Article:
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Dec 11, 2014

Unlawful Termination Case Against BWS Wraps Up In Supreme Court

Justice Michelle Arana is expected to make her decision on the case of Mark Menzies, Don Gillett, Michael Novelo, Journett McKoy, Charlette Barnett and Colin Morrison sometime next year after receiving written submissions from their attorneys Senior Counsel Said Musa for Menzies, Tricia Pitts-Anderson for the other claimants, and Rodwell Williams and Julie-Ann Ellis-Bradley for BWS in January. Their trial against their former employer, Belize Water Services Limited, continued today after a six-month break before Justice Michelle Arana. In testimony this morning BWS Workers’ Union Lorelei Westby said she had to remove herself from a panel investigating the distribution of salacious letters among workers despite vowing to get to the bottom of the matter because of a conflict of interest. Furthermore, Westby stepped down as union president and delegated handling of the investigation to a subordinate while still in the loop with management. She says she was not aware of the redundancy process and the union executive did not order action taken, following on from management’s decision not to move against the workers. She distinguished the treatment of these employees from two redundant security guards at the water treatment plant in Dangriga.

 

Michael Novelo, Former BWS Employee

Michael Novelo

“It has exposed the truth in the matter; it has exposed the case of lying in bed with management. I hope the rest of employees are watching keenly at this matter and would take heed to what is happening. That place has some issues and it needs to be rectified.”

 

Reporter

“Can you speak to the notable absence of any other union representation. Have you all had any discussions with N.T.U.C.B. or any of the unions for that matter?”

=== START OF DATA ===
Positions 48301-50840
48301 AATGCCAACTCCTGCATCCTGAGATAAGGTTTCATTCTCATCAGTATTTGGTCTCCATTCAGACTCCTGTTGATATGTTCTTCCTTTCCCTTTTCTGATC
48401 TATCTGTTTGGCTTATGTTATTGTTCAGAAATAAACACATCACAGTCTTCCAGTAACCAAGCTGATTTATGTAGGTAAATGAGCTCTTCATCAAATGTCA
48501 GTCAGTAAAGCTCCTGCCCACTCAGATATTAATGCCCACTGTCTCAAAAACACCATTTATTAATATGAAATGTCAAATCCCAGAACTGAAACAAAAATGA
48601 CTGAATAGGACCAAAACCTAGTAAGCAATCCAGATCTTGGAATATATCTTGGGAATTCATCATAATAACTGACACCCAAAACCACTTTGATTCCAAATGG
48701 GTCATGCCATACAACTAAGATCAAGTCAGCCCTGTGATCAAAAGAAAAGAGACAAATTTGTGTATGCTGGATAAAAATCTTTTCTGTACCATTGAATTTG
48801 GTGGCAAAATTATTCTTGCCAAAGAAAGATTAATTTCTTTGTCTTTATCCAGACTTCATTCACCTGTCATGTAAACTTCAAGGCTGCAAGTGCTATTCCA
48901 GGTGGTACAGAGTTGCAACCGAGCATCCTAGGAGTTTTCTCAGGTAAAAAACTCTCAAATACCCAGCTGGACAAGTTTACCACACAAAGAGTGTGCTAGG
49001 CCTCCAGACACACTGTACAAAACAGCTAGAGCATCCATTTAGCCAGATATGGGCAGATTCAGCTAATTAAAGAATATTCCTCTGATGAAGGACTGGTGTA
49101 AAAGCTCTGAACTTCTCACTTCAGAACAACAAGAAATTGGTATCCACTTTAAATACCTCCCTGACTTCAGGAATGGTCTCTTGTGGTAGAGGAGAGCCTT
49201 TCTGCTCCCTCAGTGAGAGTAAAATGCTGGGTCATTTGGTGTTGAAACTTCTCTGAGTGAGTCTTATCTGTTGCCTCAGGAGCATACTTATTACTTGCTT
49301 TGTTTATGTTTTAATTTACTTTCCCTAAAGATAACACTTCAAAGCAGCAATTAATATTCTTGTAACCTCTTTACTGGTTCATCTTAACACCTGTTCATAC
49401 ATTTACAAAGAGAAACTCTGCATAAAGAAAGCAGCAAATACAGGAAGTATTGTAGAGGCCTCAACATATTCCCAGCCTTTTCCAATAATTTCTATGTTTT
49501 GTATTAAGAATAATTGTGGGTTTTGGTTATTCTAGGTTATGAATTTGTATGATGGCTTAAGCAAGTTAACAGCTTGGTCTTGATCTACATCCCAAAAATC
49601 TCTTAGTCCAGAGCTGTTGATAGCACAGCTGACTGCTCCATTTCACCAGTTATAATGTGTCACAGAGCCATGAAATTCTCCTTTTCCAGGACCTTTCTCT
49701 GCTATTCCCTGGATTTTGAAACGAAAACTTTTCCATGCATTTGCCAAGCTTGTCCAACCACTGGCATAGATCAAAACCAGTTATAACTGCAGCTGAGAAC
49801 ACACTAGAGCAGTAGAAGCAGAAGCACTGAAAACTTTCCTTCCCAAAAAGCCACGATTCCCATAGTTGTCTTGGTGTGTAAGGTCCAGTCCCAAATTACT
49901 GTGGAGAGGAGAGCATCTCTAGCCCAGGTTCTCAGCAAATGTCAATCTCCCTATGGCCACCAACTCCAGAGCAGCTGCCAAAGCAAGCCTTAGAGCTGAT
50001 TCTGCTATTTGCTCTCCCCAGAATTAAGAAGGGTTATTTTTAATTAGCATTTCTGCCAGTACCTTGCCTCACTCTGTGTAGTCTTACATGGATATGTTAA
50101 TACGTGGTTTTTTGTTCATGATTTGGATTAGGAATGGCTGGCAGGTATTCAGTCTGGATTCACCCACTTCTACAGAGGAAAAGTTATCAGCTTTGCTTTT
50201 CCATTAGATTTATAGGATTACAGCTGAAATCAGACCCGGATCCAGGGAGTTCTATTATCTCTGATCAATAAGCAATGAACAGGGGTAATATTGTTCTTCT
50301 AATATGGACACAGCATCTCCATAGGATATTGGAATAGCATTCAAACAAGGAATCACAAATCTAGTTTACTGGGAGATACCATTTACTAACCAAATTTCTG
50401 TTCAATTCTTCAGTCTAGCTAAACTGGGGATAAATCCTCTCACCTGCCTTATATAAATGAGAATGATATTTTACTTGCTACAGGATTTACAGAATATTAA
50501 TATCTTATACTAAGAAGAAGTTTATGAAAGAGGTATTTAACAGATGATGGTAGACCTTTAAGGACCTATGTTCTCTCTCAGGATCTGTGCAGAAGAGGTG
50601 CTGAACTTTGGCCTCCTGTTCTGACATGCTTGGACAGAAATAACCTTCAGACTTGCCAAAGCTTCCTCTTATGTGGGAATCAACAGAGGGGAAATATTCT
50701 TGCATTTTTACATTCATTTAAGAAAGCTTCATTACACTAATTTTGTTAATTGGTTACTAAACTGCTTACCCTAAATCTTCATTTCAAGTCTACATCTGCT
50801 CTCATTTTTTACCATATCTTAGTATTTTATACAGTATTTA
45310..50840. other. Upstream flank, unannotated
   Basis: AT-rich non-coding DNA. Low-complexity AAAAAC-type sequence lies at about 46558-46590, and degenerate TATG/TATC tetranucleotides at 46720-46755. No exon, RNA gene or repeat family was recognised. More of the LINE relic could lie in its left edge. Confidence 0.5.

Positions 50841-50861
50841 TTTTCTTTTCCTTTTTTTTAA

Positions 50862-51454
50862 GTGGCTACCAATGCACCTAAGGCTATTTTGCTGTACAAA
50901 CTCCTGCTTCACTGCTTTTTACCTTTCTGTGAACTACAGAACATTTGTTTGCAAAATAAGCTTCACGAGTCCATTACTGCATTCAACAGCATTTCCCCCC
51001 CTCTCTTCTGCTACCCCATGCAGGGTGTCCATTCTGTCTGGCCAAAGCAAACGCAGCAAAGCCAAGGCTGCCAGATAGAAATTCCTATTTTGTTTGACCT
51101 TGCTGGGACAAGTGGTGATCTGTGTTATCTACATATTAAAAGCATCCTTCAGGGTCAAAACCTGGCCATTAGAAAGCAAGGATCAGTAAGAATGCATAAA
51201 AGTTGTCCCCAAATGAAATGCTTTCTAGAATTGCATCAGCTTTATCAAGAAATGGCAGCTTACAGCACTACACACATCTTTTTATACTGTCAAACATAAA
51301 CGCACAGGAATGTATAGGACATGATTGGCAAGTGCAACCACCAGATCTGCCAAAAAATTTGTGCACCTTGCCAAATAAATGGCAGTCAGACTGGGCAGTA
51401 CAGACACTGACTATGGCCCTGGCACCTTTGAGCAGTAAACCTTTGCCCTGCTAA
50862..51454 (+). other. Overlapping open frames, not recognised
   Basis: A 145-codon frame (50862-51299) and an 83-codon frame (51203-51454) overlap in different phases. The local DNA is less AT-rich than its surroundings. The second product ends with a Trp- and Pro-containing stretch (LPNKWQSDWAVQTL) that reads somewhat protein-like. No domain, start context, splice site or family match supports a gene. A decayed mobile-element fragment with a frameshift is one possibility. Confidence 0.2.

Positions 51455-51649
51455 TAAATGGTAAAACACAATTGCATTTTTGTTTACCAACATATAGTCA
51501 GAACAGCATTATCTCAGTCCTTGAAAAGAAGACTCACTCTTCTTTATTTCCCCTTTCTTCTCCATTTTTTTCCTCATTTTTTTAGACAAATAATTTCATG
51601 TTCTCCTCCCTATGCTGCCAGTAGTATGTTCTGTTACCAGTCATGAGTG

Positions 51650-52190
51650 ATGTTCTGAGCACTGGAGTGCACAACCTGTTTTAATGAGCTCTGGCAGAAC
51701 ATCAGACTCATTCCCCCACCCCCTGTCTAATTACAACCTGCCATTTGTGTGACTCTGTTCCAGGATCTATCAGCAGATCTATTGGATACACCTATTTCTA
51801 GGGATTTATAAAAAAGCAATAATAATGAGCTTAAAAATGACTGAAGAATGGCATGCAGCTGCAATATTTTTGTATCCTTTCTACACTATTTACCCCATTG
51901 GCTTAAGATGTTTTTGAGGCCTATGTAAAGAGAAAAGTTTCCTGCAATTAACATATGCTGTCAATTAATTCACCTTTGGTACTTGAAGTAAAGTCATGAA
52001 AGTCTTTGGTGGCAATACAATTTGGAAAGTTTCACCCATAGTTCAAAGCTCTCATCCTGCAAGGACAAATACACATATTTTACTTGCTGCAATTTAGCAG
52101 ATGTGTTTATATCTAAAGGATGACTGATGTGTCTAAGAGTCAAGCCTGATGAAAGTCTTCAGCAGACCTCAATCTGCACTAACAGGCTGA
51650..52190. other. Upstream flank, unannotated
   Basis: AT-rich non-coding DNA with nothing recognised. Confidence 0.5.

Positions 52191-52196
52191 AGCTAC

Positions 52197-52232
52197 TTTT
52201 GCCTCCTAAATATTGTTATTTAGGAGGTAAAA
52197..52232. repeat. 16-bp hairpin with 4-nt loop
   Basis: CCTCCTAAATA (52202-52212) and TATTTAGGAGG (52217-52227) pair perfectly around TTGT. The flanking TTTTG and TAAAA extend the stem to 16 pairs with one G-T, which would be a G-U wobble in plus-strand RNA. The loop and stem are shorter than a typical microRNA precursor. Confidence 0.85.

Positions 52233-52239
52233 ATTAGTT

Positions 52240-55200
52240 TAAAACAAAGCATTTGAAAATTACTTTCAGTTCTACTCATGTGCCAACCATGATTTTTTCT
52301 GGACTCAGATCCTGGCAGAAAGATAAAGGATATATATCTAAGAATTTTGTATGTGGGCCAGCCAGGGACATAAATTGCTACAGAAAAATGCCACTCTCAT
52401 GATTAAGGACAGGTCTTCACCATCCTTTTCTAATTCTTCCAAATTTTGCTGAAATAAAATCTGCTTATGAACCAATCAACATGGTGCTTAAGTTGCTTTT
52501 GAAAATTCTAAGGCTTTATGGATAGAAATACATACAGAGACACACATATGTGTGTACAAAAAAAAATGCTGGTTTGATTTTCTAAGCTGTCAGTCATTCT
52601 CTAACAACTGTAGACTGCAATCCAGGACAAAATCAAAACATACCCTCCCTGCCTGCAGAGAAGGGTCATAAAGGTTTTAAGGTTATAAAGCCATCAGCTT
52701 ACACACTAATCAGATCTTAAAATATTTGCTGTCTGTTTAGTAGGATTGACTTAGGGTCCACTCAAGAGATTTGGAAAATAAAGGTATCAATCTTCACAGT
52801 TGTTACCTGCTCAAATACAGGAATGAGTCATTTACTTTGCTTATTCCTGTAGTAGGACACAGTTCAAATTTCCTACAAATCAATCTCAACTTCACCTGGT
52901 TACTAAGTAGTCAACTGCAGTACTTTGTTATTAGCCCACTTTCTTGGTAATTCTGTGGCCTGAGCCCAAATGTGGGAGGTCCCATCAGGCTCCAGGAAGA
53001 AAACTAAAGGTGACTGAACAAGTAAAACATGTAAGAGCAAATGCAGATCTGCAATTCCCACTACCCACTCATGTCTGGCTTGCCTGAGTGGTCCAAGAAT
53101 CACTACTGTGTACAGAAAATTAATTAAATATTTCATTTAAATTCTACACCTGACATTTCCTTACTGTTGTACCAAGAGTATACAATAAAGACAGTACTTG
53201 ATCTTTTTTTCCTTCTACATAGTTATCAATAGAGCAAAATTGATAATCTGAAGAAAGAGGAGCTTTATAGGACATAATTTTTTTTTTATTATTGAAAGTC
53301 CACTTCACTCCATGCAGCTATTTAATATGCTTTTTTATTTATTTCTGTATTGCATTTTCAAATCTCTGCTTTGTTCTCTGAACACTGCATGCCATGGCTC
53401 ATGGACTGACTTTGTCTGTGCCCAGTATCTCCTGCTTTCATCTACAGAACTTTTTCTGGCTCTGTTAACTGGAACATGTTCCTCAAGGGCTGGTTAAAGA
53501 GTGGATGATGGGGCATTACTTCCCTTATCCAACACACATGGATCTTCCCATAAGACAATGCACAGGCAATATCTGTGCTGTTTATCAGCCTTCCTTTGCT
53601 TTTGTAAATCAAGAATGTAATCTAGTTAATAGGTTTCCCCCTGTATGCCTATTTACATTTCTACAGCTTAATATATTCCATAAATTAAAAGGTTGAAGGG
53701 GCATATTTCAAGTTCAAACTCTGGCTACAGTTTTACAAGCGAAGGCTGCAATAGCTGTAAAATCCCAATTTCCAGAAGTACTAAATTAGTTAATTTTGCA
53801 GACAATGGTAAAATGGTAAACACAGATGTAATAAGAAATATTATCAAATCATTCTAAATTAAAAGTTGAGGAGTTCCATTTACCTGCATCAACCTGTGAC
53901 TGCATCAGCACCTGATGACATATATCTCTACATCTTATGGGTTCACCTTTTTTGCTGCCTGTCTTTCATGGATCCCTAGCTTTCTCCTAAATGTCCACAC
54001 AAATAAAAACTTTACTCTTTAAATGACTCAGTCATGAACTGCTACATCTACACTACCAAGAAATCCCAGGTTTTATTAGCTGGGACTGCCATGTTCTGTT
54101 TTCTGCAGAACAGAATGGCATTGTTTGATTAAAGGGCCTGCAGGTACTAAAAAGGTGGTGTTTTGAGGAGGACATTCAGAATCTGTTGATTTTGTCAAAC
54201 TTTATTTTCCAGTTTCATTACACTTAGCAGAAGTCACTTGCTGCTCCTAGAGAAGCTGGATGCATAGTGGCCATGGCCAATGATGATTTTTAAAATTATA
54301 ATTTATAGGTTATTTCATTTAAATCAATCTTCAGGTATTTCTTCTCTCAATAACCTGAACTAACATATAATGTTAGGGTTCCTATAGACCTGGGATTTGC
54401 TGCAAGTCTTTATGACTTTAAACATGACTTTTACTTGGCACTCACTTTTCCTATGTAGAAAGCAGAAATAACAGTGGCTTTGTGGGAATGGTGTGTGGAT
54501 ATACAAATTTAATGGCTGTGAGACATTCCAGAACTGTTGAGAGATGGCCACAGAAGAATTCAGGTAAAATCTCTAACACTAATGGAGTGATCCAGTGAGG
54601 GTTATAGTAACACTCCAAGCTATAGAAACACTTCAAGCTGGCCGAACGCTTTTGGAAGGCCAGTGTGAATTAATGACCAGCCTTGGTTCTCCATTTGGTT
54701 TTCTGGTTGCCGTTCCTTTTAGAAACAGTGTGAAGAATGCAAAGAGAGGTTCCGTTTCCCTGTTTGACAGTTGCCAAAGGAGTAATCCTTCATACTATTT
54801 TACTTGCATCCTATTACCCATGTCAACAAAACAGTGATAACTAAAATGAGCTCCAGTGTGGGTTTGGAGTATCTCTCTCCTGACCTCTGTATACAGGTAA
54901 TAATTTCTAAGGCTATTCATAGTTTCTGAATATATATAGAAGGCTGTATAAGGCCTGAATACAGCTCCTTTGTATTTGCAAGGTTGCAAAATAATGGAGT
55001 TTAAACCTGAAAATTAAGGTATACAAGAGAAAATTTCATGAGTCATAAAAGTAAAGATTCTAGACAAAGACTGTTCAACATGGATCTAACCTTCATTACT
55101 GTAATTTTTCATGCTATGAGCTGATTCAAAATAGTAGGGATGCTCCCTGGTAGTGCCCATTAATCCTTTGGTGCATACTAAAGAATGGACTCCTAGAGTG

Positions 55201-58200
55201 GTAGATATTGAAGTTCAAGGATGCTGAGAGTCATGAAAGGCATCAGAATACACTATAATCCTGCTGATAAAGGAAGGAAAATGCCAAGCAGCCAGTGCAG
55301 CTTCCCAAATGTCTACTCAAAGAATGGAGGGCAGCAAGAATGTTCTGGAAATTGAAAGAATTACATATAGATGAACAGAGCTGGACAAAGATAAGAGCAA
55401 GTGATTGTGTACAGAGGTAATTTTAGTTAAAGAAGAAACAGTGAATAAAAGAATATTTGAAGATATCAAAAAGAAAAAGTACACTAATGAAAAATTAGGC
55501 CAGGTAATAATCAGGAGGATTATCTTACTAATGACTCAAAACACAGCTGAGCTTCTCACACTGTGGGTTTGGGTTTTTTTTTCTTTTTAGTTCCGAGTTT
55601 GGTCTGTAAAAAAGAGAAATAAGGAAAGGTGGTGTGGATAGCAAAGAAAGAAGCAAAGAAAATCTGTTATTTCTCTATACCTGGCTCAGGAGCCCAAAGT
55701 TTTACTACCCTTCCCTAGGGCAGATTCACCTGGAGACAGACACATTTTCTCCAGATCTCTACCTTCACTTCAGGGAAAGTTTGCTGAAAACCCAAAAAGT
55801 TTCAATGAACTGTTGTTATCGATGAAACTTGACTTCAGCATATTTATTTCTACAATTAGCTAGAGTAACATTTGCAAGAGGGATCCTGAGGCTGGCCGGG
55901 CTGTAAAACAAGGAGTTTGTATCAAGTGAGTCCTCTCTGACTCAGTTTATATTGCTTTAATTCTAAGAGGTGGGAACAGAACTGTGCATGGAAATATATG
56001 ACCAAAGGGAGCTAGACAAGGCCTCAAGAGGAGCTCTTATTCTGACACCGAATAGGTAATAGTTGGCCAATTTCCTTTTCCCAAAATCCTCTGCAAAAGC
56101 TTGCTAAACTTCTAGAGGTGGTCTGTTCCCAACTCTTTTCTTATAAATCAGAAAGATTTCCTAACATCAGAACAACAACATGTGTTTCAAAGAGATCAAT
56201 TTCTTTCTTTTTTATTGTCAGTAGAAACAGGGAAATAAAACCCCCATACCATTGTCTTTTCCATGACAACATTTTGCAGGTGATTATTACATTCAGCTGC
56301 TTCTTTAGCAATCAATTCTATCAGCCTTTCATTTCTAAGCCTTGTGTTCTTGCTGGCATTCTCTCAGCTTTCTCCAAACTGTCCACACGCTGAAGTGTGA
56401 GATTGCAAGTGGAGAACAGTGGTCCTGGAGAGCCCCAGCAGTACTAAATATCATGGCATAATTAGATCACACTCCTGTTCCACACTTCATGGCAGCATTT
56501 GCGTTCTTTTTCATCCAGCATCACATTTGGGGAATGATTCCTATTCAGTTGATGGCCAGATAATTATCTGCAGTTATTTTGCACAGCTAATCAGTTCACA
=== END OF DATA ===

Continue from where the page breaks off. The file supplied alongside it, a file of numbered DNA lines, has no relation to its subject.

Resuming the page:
Former BWS Employee

“No, still waiting on some kind of reaction, some kind of letter, some advice; whatever, anything. It’s like we are crying in the forest and we are there all alone. We came this far alone, we started alone and we are okay. It just exposes what people use the union’s for…getting the leadership. What happens in our case when the president goes and sides with management and just basically sacrifices its members, including myself who was the vice-president at the time—Miss Barnett was the secretary. It just speaks volume to what they really stand for and why they get in those positions.”

 

Reporter

“This whole thing is essentially as a result of office gossip; bascially that’s what both attorneys for the claimants have been trying to establish and have been trying to prove in court. When it comes to gossip and all that type of behaviour in the workplace, is there anything that you guys would do differently as opposed to what you all did?”

 

Former BWS Employee

“No because we didn’t do anything. So there is nothing…based on appraisal we weren’t doing anything obviously because we got stellar appraisals every year. So we wouldn’t have done anything differently…maybe scored higher and that’s it.”

 

Meanwhile, Haynes said the letters sapped morale and led to bitter infighting and threats against all levels of staff and Board members which were reported to Police. Despite launching an investigation that interviewed more than fifty employees the company could not get to the bottom of what happened. Concurrently, according to Haynes, the company was deciding to implement redundancy as a cost-cutting measure after its rates were cut seven point two percent by the Public Utilities Commission (PUC), and department heads recommended the claimants for redundancy despite fair to good marks in their most recent performance appraisal in March of 2012. Haynes’ memo of February seventh, 2012, was in his words an attempt to flesh out further information about the letters but he denied that it had anything to do with the claimants. Haydon Brown, human resources officer for BWS, also testified and proceedings wrapped up late this evening. The employees are suing for their outstanding benefits and packages.

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